19 Feb Sustainability with Pig Poop and a Biodigester
Coffee picking on the side of a volcano. Building a tilapia pond as part of a methane, biodigester project. Laying the cement foundation and constructing a wall for a school. Learning about coffee and the realities of fair trade. Talking about the danger of a single story.
Now put that into three days.
This is Operation Groundswell’s inaugural Guatemala: Alternative Reading Week program and we are definitely making the most of the time we have in this wonderful country! We have not stopped since our arrival into Guatemala City on Saturday and everyone is more than happy about it!
We have spent the last two nights in San Miguel Escobar, talking fair trade and coffee with our local expert, Franklin, and helping out with ongoing projects with our partners As Green As it Gets (AGAIG). Our first morning we threw on our cajuela’s (coffee picking baskets) and headed for the hills, literally. Climbing up the base of the 3,766m Volcan Agua, we picked coffee fruit (Yes, it’s fruit!) and then learned the process of roasting from a local farmer.
After a taste of delicious Guatemalan food, we joined AGAIG in building a tilapia pond for their biodigester project. In a nutshell, it is a process where methane is harvested from rotting vegetable or compost is harvested as fuel. AGAIG has been working with a local community to build their own biodigester and this one is powered by pig manure! What is even more amazing than using pig poop to power stoves and lanterns? The manure is mixed with water so it runs from the pig stalls to the biodigester. As that water eventually overflows, we have arranged a channel that goes to the tilapia pond we helped build. That manure is a natural fertilizer that causes an algae bloom to feed the fish, which the farmers can eat! AND the excess run-off from the pond is channeled down to the crops! These are the crops that feed the pigs AND the farmers. Allelujah!
Yesterday, the crew lugged cinder blocks and mixed cement, building a wall to a school in the community of Ciuadad Vieja. AGAIG received a donation of land in the region and since then they have been working with the community to build a school for the 8,000 residents (half of which are under the age of 15). They are still in the early stages of construction, but have been planning everything from the design to the education goals, and still need a big hand!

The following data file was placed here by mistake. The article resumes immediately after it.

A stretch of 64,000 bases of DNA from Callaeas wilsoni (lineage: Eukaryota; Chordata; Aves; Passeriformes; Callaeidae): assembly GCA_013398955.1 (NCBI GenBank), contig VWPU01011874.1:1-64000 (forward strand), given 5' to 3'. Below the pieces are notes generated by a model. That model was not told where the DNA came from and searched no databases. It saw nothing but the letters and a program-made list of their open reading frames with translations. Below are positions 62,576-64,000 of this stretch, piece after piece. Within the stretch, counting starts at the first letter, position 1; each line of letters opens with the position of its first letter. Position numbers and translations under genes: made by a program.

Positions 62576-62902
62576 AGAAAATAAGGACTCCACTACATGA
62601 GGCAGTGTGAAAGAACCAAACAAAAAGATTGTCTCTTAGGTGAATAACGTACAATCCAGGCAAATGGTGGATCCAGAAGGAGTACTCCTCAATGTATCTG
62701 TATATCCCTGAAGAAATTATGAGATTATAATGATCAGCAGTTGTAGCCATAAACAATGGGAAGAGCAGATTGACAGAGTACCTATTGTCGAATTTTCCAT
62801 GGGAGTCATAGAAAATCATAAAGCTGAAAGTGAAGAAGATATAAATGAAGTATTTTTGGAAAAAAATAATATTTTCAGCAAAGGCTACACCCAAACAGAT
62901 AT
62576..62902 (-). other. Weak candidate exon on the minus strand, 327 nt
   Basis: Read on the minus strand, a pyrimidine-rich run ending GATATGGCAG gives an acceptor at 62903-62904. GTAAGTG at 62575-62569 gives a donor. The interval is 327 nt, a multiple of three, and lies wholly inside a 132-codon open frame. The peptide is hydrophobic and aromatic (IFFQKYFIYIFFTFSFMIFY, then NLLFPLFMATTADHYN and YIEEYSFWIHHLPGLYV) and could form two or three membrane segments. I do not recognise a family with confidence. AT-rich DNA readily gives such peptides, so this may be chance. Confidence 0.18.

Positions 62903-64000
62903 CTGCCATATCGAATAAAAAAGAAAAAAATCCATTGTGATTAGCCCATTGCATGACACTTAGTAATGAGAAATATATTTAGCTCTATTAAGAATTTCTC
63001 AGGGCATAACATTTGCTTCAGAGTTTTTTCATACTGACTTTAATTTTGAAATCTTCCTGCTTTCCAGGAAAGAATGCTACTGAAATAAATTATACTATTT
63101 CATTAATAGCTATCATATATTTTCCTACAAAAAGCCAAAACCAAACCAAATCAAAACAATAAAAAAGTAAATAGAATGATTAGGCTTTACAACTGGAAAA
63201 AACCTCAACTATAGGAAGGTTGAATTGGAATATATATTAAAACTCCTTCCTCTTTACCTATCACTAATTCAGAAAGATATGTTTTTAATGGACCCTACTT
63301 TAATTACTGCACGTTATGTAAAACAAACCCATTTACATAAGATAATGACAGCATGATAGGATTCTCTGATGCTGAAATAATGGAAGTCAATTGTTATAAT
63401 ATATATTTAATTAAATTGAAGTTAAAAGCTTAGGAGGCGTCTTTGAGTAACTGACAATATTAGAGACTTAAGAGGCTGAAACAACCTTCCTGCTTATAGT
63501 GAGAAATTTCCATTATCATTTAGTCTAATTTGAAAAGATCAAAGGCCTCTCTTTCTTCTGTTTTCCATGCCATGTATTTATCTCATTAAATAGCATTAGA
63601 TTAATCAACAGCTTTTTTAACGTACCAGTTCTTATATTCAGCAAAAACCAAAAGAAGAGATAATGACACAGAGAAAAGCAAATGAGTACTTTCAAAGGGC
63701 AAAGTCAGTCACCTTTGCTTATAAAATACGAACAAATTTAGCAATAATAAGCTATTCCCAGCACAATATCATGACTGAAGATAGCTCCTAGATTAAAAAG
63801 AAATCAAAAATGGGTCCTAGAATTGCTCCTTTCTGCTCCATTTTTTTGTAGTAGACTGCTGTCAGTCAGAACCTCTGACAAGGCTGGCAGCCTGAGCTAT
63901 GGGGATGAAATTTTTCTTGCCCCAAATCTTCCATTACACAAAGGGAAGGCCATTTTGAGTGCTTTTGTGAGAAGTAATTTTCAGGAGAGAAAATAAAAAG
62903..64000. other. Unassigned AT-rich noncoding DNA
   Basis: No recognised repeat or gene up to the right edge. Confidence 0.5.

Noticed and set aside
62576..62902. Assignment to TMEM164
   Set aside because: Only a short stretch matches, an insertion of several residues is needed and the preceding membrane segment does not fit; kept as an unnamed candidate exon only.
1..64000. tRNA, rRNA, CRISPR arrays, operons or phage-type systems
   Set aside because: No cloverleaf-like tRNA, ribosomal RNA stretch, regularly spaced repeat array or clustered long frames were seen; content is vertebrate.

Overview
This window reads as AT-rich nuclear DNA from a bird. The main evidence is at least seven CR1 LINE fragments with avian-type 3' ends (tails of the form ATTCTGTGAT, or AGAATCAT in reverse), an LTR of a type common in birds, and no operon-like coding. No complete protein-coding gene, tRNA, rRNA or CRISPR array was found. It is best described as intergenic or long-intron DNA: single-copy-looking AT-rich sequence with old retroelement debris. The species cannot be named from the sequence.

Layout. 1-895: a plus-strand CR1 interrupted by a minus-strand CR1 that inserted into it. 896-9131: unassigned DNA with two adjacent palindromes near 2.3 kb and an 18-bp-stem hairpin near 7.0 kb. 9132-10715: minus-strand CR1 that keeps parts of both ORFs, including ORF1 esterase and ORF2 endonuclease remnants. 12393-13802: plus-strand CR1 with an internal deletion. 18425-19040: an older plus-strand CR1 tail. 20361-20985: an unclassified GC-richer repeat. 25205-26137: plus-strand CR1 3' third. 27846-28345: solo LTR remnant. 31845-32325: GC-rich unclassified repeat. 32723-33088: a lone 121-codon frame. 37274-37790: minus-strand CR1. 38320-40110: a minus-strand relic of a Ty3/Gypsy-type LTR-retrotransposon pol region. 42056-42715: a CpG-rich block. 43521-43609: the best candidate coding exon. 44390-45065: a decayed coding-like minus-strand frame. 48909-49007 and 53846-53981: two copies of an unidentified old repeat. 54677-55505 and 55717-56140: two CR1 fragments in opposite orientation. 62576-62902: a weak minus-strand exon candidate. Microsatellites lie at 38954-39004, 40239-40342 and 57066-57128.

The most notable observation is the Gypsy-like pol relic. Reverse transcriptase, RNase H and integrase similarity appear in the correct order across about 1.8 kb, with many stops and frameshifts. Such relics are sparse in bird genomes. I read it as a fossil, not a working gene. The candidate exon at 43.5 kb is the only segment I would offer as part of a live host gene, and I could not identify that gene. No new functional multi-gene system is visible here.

We spoke more about the coffee trade, ate more delicious latino food, and then had a group discussion about how stories (from the media & other cultural influences) shape perceptions and stereotypes – and how ‘single stories’ can be challenged. It is relevant not only to what we have witnessed on our program, but the stories we see and hear about the world at home and abroad everyday.
Our last morning in San Miguel was less physical and more technical. We learned how to make artisanal bags out of avocado and macademia oil! And though it was hard to bid adios to the lovely families who we stayed with, we were all excited to hop on a chicken bus to Santa Anita: the next leg of our adventure!
What’s next for Team Guatemala? We will be working with Quetzaltenango, a coffee cooperative run by ex-combatants of the country’s 36-year civil war. We also hope to help local farms with the national coffee emergency that’s been declared in the country. Over 70% of the nation’s coffee crop has been destroyed and we will be working with the community there to provide relief for the local farmers.
Dirty, (a bit) smelly, and ready for more action, we are excited for Santa Anita and what the rest of the program has to bring!
Peace and love from the Land of Tortillas,